The ascension of Gov. John Bel Edwards, a skeptic of new charter schools, is unlikely to have much impact in New Orleans, where the independently run public schools are basically the norm.

Where Edwards’ views are likely to have an impact is in Baton Rouge and Lafayette, where charters are looking to expand their footprints. In Lafayette, in particular, the three charter schools’ expansion is blamed for budget cuts in the traditional school system.

In north Baton Rouge, community leaders across East Baton Rouge Parish are backing an “achievement zone” of charters, including organizations seeking to replicate here some of the most successful schools in the country.

The legislative debate on the direction of public schools — for all of these are publicly funded — thus is going to be of particular interest in the Baton Rouge and Lafayette areas. We hope that recruitment of top-notch charter operators is not in vain.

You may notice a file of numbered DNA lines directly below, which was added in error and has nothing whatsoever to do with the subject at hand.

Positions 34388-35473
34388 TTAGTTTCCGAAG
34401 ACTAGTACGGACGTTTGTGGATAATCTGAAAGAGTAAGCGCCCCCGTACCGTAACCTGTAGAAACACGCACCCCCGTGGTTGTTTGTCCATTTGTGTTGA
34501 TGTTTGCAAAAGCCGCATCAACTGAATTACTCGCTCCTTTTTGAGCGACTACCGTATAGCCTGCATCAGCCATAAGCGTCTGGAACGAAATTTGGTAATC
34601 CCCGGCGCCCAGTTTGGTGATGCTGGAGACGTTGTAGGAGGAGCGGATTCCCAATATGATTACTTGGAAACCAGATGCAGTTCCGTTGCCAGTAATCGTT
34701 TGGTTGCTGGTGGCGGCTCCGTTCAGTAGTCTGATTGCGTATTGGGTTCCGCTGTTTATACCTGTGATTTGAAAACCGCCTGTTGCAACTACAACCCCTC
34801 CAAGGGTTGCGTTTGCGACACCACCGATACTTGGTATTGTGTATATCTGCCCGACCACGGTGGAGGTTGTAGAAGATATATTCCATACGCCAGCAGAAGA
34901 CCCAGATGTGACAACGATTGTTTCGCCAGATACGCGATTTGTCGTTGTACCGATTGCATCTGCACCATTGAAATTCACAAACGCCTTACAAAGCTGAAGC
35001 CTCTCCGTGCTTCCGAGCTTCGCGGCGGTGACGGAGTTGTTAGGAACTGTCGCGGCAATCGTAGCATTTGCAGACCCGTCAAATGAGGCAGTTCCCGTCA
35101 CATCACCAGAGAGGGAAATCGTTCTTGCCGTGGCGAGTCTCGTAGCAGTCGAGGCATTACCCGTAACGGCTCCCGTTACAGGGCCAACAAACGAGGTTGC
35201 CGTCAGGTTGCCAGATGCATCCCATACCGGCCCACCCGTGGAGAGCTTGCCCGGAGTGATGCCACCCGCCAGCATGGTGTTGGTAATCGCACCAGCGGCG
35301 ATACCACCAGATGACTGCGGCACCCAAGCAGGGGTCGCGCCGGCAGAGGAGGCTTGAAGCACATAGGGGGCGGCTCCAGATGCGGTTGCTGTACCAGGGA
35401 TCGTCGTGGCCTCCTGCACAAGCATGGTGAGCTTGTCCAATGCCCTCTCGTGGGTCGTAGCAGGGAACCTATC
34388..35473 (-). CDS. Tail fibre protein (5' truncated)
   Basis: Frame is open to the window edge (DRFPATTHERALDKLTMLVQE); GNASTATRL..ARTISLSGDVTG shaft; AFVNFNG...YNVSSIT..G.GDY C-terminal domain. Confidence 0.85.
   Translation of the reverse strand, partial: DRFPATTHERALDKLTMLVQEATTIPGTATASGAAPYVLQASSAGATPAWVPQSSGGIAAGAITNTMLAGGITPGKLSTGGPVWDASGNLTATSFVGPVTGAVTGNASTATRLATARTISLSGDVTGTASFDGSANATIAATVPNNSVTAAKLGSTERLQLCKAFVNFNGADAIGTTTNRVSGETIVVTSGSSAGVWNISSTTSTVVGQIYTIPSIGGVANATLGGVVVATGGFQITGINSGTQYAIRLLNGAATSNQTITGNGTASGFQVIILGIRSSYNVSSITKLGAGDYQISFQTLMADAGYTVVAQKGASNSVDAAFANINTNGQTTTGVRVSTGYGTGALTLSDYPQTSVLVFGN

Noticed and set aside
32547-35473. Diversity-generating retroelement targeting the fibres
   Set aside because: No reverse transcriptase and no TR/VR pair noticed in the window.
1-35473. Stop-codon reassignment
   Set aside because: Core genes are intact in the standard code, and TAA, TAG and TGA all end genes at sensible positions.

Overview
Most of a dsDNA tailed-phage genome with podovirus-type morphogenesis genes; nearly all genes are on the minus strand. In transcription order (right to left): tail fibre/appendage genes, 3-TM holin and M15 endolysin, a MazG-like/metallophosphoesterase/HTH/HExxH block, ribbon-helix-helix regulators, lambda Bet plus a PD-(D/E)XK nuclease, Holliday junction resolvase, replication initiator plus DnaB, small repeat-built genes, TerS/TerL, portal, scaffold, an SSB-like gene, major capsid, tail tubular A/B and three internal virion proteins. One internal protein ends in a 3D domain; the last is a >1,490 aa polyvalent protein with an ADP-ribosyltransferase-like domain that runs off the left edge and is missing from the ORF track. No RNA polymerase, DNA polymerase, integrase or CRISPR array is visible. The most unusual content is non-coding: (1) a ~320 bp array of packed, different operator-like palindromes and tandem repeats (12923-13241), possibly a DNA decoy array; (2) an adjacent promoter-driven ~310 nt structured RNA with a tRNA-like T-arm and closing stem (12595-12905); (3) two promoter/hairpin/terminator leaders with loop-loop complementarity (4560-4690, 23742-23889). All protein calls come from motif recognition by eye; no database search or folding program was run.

In the past few years, teachers unions and traditional school boards often joined with then-Rep. Edwards to push for restrictions on charters, but those rarely made it past the House and Senate education committees. It is not clear how much the legislative landscape has changed, although Rep. Nancy Landry, R-Lafayette, at the helm of the House panel is likely to make it more difficult for new restrictions to advance.

Education reform debates became sulfurous in the second term of Gov. Bobby Jindal, and we hope that both sides will take that as a lesson to avoid. Hard feelings continue over these issues; the sweeping 2012 education laws backed by Jindal were passed over an outcry from teachers unions and school boards running the traditional systems. Now, the new governor will have to ask lawmakers for many tough votes on budget and taxes. Edwards might find it hard going to force major bills through on other matters, including charter schools.

A bit of calm on the education front could be the practical outcome of the legislative sessions so intensely focused on financial concerns.